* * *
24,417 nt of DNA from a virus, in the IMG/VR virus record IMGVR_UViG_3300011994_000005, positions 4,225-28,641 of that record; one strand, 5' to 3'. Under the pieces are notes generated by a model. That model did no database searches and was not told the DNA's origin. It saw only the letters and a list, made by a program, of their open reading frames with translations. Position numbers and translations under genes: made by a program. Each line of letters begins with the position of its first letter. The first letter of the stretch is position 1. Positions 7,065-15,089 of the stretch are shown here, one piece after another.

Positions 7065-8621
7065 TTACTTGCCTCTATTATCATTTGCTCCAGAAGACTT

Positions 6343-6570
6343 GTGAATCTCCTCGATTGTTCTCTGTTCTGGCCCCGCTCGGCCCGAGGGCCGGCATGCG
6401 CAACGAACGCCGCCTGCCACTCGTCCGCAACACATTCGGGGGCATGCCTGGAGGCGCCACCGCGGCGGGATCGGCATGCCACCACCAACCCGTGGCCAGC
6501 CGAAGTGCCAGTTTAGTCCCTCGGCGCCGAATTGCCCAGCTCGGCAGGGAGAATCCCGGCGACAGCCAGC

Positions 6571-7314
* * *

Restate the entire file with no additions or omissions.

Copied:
24,417 nt of DNA from a virus, in the IMG/VR virus record IMGVR_UViG_3300011994_000005, positions 4,225-28,641 of that record; one strand, 5' to 3'. Under the pieces are notes generated by a model. That model did no database searches and was not told the DNA's origin. It saw only the letters and a list, made by a program, of their open reading frames with translations. Position numbers and translations under genes: made by a program. Each line of letters begins with the position of its first letter. The first letter of the stretch is position 1. Positions 7,065-15,089 of the stretch are shown here, one piece after another.

Positions 7065-8621
7065 TTACTTGCCTCTATTATCATTTGCTCCAGAAGACTT

Positions 6343-6570
6343 GTGAATCTCCTCGATTGTTCTCTGTTCTGGCCCCGCTCGGCCCGAGGGCCGGCATGCG
6401 CAACGAACGCCGCCTGCCACTCGTCCGCAACACATTCGGGGGCATGCCTGGAGGCGCCACCGCGGCGGGATCGGCATGCCACCACCAACCCGTGGCCAGC
6501 CGAAGTGCCAGTTTAGTCCCTCGGCGCCGAATTGCCCAGCTCGGCAGGGAGAATCCCGGCGACAGCCAGC

Positions 6571-7314